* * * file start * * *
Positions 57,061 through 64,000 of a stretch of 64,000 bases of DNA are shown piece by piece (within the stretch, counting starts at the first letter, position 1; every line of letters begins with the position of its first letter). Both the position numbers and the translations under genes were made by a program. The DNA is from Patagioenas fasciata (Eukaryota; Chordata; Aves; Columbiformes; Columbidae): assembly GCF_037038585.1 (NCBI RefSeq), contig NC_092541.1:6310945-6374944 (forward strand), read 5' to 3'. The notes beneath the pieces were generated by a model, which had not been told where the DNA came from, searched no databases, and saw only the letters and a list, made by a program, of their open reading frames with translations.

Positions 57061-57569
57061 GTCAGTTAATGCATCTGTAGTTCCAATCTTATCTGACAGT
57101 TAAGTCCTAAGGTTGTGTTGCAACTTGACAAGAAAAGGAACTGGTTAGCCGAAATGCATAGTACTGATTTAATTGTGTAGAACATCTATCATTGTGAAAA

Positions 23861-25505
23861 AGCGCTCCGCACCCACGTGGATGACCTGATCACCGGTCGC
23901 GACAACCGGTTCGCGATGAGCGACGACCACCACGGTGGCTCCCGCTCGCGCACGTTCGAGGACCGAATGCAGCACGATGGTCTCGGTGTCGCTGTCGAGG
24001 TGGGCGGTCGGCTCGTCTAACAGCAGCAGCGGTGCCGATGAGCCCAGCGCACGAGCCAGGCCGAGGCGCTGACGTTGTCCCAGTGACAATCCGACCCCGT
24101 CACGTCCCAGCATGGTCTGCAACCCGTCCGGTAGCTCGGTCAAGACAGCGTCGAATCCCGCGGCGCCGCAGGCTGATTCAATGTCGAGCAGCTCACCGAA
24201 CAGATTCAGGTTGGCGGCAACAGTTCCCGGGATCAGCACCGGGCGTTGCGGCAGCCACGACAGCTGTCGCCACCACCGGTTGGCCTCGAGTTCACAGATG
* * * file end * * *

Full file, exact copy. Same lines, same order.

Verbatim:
Positions 57,061 through 64,000 of a stretch of 64,000 bases of DNA are shown piece by piece (within the stretch, counting starts at the first letter, position 1; every line of letters begins with the position of its first letter). Both the position numbers and the translations under genes were made by a program. The DNA is from Patagioenas fasciata (Eukaryota; Chordata; Aves; Columbiformes; Columbidae): assembly GCF_037038585.1 (NCBI RefSeq), contig NC_092541.1:6310945-6374944 (forward strand), read 5' to 3'. The notes beneath the pieces were generated by a model, which had not been told where the DNA came from, searched no databases, and saw only the letters and a list, made by a program, of their open reading frames with translations.

Positions 57061-57569
57061 GTCAGTTAATGCATCTGTAGTTCCAATCTTATCTGACAGT
57101 TAAGTCCTAAGGTTGTGTTGCAACTTGACAAGAAAAGGAACTGGTTAGCCGAAATGCATAGTACTGATTTAATTGTGTAGAACATCTATCATTGTGAAAA

Positions 23861-25505
23861 AGCGCTCCGCACCCACGTGGATGACCTGATCACCGGTCGC
23901 GACAACCGGTTCGCGATGAGCGACGACCACCACGGTGGCTCCCGCTCGCGCACGTTCGAGGACCGAATGCAGCACGATGGTCTCGGTGTCGCTGTCGAGG
24001 TGGGCGGTCGGCTCGTCTAACAGCAGCAGCGGTGCCGATGAGCCCAGCGCACGAGCCAGGCCGAGGCGCTGACGTTGTCCCAGTGACAATCCGACCCCGT
24101 CACGTCCCAGCATGGTCTGCAACCCGTCCGGTAGCTCGGTCAAGACAGCGTCGAATCCCGCGGCGCCGCAGGCTGATTCAATGTCGAGCAGCTCACCGAA
24201 CAGATTCAGGTTGGCGGCAACAGTTCCCGGGATCAGCACCGGGCGTTGCGGCAGCCACGACAGCTGTCGCCACCACCGGTTGGCCTCGAGTTCACAGATG